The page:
In the typical Marvel battle, Ant-Man is the Waldo.

I probably sound like I’m complaining. I’m not. I actually find all of this post-structural unraveling of worlds pretty cool and inspiring. And, accordingly, I can imagine Stan Lee and Joss Whedon as college football coaches telling all of us, “Great work, boys, but today’s game belongs to yesterday—we’ve got a new opponent next week—what will you do between now and then to beat him?”

But I also can’t help in noticing how the Marvel Universe spirals out into the cosmos with some sense of denial about its own plot arcs or lack thereof: These films want to pretend, despite evidence to the contrary, that a final clash between everything good and evil does exist in the epic sense of all-or-nothing politics.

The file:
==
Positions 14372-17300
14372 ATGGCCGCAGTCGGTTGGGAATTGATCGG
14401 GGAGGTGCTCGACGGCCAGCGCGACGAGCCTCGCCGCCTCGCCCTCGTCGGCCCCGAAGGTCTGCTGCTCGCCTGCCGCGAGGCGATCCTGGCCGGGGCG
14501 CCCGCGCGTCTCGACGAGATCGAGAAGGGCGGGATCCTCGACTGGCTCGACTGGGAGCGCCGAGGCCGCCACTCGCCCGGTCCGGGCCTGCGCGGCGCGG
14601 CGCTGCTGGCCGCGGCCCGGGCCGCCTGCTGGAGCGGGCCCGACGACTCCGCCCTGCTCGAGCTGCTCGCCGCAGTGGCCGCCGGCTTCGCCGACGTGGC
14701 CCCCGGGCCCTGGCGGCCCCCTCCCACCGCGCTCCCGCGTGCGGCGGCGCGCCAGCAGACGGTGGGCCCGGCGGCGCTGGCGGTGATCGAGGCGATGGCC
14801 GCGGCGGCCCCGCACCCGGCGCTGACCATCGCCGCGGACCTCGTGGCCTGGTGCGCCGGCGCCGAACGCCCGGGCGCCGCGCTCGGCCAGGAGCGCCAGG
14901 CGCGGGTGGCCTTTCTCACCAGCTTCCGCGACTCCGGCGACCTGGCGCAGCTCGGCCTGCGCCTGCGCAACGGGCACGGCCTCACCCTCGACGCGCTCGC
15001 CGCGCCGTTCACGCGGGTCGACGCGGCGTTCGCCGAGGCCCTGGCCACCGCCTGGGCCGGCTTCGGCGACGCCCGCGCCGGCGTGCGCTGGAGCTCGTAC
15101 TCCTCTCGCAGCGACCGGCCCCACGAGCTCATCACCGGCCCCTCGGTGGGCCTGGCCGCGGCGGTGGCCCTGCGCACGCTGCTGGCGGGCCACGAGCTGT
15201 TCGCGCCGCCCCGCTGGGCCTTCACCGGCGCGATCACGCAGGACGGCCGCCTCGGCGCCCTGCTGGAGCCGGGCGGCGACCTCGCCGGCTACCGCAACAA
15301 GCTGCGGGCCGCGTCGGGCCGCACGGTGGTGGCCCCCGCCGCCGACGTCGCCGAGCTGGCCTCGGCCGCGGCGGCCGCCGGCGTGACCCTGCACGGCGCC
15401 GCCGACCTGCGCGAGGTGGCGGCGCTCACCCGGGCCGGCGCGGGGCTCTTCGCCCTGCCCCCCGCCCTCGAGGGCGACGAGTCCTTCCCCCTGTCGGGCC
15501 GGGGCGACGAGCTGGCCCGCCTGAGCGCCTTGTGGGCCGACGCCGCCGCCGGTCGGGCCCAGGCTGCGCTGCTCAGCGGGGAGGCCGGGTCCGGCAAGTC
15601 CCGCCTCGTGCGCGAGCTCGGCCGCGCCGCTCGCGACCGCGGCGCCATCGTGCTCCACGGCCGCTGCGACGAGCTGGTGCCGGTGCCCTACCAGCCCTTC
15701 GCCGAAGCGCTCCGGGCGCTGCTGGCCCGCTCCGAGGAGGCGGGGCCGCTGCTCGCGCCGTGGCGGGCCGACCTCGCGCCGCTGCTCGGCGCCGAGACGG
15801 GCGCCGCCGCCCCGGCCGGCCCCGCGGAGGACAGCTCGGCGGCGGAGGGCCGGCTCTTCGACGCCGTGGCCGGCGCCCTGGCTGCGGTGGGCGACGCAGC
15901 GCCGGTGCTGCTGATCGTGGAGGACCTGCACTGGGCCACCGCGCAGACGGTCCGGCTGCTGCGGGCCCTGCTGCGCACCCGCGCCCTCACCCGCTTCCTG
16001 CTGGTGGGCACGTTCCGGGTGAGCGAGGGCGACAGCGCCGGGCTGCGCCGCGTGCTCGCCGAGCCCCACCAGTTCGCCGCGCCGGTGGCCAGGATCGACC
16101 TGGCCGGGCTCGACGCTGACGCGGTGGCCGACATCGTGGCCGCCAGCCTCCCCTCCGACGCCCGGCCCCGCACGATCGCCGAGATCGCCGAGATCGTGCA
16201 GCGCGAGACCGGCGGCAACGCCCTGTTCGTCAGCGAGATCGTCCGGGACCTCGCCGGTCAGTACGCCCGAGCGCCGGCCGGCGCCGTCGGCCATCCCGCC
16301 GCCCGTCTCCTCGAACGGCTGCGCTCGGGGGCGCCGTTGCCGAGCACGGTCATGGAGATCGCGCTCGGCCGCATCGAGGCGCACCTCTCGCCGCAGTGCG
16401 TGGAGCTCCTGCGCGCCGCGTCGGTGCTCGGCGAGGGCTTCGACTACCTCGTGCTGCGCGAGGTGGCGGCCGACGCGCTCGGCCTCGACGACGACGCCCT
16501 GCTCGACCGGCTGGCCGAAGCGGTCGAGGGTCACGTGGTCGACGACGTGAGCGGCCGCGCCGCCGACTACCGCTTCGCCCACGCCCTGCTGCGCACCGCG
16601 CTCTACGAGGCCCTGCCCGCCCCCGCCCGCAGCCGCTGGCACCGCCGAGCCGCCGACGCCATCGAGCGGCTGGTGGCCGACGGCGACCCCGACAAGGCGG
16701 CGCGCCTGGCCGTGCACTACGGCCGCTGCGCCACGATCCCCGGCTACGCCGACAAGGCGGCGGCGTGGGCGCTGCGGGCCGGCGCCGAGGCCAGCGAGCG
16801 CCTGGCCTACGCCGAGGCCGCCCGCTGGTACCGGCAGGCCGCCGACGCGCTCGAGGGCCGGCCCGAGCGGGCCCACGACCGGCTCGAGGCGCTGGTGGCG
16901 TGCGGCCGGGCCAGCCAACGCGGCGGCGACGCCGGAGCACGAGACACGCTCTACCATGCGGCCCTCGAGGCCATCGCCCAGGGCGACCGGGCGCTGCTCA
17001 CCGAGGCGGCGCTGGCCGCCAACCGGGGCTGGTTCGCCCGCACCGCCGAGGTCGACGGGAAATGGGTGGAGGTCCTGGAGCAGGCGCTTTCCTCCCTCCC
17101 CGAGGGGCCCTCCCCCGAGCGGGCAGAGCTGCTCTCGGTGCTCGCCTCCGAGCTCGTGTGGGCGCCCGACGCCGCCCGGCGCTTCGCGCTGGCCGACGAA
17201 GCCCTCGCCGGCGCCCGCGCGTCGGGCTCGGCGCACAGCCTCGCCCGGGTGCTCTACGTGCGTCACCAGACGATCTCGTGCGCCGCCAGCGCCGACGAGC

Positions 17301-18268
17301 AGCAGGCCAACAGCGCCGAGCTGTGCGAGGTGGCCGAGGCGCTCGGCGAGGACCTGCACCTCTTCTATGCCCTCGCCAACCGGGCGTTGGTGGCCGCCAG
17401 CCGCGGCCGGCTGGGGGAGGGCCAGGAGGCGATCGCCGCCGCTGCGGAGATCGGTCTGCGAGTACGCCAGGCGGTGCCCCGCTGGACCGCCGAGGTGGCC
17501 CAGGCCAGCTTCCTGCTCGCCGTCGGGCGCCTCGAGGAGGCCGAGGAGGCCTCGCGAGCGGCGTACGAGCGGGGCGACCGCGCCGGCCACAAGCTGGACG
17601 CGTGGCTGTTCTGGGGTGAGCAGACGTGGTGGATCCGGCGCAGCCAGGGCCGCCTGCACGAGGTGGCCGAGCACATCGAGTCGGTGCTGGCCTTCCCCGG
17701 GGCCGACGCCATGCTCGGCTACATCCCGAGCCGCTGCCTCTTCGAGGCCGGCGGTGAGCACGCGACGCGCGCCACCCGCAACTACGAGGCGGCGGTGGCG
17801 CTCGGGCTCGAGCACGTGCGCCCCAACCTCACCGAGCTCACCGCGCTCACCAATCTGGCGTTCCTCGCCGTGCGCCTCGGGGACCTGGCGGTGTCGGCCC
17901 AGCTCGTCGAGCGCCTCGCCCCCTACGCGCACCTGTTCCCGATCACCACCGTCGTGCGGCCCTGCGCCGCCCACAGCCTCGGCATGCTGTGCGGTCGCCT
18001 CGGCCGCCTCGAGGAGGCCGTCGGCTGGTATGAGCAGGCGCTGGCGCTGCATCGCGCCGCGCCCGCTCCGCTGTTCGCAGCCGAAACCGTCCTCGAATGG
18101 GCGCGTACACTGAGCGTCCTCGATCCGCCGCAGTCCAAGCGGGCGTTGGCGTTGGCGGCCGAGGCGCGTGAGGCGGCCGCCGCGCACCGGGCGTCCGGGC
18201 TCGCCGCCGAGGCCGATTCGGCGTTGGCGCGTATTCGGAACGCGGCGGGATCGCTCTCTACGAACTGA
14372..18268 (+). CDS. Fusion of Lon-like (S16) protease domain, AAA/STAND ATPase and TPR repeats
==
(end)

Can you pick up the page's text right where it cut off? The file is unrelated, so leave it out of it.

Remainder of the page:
And, moreover, this grand myth-making borders on the verge of propaganda. For example, when Quicksilver dies in the second Avengers film, death becomes not something to mourn but some sort of vain recruitment device as Hawkeye explains how to be an Avenger requires nothing more than effort—and a belief that the apocalypse is nigh.

I say vain because so much of the Avenger ethos is a fraternity-bred elitism that voices itself in a James Franco-like childishness: “They hate us because they ain’t us!” The Avengers, after all, unlike the X-Men or even the Guardians of the Galaxy, are the elites who feel persecuted rather than the persecuted proving themselves elite. To some degree, this ethos is probably why the Avengers are more effective when governed by the embattled experiences of Captain America rather than the egotistical drive of Iron Man, for the former remembers the pain of broken promises and the latter thinks only in terms of a future that can be bettered. One is more restrained than the other, and the other is simply reckless.